In a worst-case scenario, a developer may create a pseudonym to keep their identity anonymous and protect themself from accountability.
Checking their identities on social media and other sources is a good way to see if they interact with well-known names in the crypto space and have a legitimate list of followers.
2) Favor Established Projects
It can be hard to resist the urge to get in on the ground level, but it’s often safer to favor established projects when first getting involved with digital assets.
New projects have no way of proving their legitimacy and safety. Over time, though, they will build a track record of trust and accountability.
The rewards might not be as great as they would have been had you jumped in at the beginning, but the potential for complete and total loss won’t be as high.
Keep an eye out for projects that imitate the exact features of other established projects. This could be a signal that the asset may not be original, may not have long-term value for investors, and may be a scam.
3) Be Wary of Grand Claims
Any project that puts out grand claims should be taken with a grain of salt and should cause you to be wary.
Scammers make such grand claims because they need liquidity — lots of capital in their accounts — to perpetrate the scheme.
The promise of high returns drives more and more people to get involved and keeps the money coming in. Then, once they’ve got enough, the scammers withdraw the funds and disappear.
Not all grand claims are fraudulent, but it’s best to be wary of anyone promising the world before you do enough research to convince yourself that the project is legitimate.
4) Check Out the Established Exchanges
A good place to verify a digital asset is on an established exchange, like Binance.US. Large exchanges typically review a project’s assets before listing them for sale or trade on their platform.
While this is by no means an absolute guarantee of the asset’s quality or potential, it is another step in proving the legitimacy of the project.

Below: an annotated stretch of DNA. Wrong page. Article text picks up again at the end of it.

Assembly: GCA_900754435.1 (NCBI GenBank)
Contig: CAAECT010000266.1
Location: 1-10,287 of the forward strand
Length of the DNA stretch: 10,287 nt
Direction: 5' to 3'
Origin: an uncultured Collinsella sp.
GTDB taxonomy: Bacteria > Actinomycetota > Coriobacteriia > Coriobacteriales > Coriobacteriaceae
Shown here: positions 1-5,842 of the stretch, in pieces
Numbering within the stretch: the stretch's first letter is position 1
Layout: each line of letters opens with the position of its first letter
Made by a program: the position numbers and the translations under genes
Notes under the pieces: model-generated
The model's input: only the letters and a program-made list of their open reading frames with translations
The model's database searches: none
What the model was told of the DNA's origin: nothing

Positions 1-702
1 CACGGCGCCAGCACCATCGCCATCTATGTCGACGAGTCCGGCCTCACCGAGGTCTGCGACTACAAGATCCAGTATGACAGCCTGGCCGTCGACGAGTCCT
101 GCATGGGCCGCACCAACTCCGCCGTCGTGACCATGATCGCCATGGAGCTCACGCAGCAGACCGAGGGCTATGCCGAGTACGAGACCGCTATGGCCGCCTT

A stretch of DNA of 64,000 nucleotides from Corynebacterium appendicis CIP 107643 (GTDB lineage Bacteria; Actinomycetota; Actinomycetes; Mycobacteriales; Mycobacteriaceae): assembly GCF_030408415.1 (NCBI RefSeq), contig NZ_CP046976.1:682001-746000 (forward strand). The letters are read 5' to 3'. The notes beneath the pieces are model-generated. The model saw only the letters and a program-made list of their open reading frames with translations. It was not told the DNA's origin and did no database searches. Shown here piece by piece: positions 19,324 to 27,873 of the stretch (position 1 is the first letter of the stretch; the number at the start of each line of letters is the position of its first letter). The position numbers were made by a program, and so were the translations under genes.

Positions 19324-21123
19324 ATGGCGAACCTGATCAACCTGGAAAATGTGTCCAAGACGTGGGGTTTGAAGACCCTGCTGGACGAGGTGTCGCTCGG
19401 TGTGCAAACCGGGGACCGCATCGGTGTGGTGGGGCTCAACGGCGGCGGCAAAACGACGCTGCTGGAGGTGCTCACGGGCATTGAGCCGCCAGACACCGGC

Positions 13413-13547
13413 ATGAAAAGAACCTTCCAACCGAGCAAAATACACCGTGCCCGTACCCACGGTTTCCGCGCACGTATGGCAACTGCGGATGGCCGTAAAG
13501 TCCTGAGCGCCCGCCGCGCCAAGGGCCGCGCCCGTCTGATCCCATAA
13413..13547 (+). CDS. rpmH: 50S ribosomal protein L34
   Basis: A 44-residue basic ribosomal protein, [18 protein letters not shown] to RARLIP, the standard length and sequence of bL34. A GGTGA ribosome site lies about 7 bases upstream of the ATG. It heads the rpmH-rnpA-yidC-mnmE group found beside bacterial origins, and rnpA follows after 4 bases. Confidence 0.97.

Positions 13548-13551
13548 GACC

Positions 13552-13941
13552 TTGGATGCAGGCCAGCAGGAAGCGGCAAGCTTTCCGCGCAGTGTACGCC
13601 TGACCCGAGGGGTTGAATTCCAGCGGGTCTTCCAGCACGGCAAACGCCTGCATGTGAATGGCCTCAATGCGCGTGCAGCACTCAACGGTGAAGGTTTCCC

Coupled with the other suggestions on this list, it’s another piece of armor you can use to protect yourself from scammers and unscrupulous developers.
5) Resist the Fear of Missing Out
Fear of missing out (FOMO) is often associated with the grand claims mentioned earlier.
We’ve all heard the stories of someone getting involved in Apple stock back in the early 2000s when the price was less than $0.50 per share and then riding the explosion up to its recent price of $145 per share. And we all want to be the one to whom that happens.
Cryptocurrencies have the potential for making that a reality. But scammers can use that desire and the fear of missing out on a good thing to part people from their money.
Mind-blowing returns — like the Apple example — do happen, but they are extremely rare and should not be the sole reason you get involved in a position that could result in a complete loss of funds.
6) Get to Know the Code
You don’t have to be a programmer to get to know the code on which a project rests. At the very least, take the time to understand how a product works before committing your funds to the project.
It’s also good to check if the project has been audited by an independent organization. Many legitimate DeFi projects will have their smart contracts and other digital assets audited to ensure that there are no bugs in the code.
This can be a promising sign, and reputable developers will often reference and “advertise” this fact themselves to establish their credentials.
That said, while it’s a good first step, it is not a guarantee that a developer won’t tamper with a digital asset down the line.
Buy, Sell, Trade, and Stake Safely
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This material has been prepared for general informational purposes only and should NOT be: (1) considered an individualized recommendation or endorsement of any digital asset or services discussed herein; and (2) relied upon for any investment activities. All information is provided on an as-is basis and is subject to change without notice. We make no representation or warranty of any kind, express or implied, regarding the accuracy, validity, reliability, availability or completeness of any such information. Binance.US does NOT provide investment, legal, or tax advice in any manner or form. The ownership of any investment decision(s) exclusively vests with you after analyzing all possible risk factors and by exercising your own independent discretion. Binance.US shall not be liable for any consequences thereof.